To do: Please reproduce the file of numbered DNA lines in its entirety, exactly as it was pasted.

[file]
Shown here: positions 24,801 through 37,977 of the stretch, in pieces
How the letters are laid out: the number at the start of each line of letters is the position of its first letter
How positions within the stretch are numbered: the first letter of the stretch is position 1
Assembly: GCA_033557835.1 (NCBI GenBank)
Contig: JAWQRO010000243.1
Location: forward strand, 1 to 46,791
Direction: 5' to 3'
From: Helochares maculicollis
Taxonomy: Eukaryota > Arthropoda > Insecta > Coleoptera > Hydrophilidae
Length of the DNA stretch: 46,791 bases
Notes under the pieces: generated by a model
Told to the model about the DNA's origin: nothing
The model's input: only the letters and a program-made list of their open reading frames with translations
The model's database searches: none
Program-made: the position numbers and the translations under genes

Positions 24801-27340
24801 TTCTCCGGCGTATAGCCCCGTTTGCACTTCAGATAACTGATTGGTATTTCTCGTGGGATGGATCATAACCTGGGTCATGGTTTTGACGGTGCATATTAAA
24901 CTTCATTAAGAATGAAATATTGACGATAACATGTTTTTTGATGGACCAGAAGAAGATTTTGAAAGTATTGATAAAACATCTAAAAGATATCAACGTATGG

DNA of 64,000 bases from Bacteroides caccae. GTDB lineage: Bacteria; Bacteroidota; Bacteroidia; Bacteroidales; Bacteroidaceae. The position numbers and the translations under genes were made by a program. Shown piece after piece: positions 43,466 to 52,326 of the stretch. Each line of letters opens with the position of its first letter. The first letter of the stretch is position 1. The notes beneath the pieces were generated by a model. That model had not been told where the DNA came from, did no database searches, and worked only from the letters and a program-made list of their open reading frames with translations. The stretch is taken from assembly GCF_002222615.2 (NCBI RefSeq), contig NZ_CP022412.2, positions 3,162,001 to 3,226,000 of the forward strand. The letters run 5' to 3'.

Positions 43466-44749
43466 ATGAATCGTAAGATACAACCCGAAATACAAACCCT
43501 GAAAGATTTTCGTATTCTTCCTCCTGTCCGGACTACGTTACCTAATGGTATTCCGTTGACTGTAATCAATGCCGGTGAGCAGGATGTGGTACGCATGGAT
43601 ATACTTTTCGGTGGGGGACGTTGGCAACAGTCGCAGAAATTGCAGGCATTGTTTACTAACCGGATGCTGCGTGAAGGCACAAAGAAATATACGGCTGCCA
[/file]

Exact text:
Shown here: positions 24,801 through 37,977 of the stretch, in pieces
How the letters are laid out: the number at the start of each line of letters is the position of its first letter
How positions within the stretch are numbered: the first letter of the stretch is position 1
Assembly: GCA_033557835.1 (NCBI GenBank)
Contig: JAWQRO010000243.1
Location: forward strand, 1 to 46,791
Direction: 5' to 3'
From: Helochares maculicollis
Taxonomy: Eukaryota > Arthropoda > Insecta > Coleoptera > Hydrophilidae
Length of the DNA stretch: 46,791 bases
Notes under the pieces: generated by a model
Told to the model about the DNA's origin: nothing
The model's input: only the letters and a program-made list of their open reading frames with translations
The model's database searches: none
Program-made: the position numbers and the translations under genes

Positions 24801-27340
24801 TTCTCCGGCGTATAGCCCCGTTTGCACTTCAGATAACTGATTGGTATTTCTCGTGGGATGGATCATAACCTGGGTCATGGTTTTGACGGTGCATATTAAA
24901 CTTCATTAAGAATGAAATATTGACGATAACATGTTTTTTGATGGACCAGAAGAAGATTTTGAAAGTATTGATAAAACATCTAAAAGATATCAACGTATGG

DNA of 64,000 bases from Bacteroides caccae. GTDB lineage: Bacteria; Bacteroidota; Bacteroidia; Bacteroidales; Bacteroidaceae. The position numbers and the translations under genes were made by a program. Shown piece after piece: positions 43,466 to 52,326 of the stretch. Each line of letters opens with the position of its first letter. The first letter of the stretch is position 1. The notes beneath the pieces were generated by a model. That model had not been told where the DNA came from, did no database searches, and worked only from the letters and a program-made list of their open reading frames with translations. The stretch is taken from assembly GCF_002222615.2 (NCBI RefSeq), contig NZ_CP022412.2, positions 3,162,001 to 3,226,000 of the forward strand. The letters run 5' to 3'.

Positions 43466-44749
43466 ATGAATCGTAAGATACAACCCGAAATACAAACCCT
43501 GAAAGATTTTCGTATTCTTCCTCCTGTCCGGACTACGTTACCTAATGGTATTCCGTTGACTGTAATCAATGCCGGTGAGCAGGATGTGGTACGCATGGAT
43601 ATACTTTTCGGTGGGGGACGTTGGCAACAGTCGCAGAAATTGCAGGCATTGTTTACTAACCGGATGCTGCGTGAAGGCACAAAGAAATATACGGCTGCCA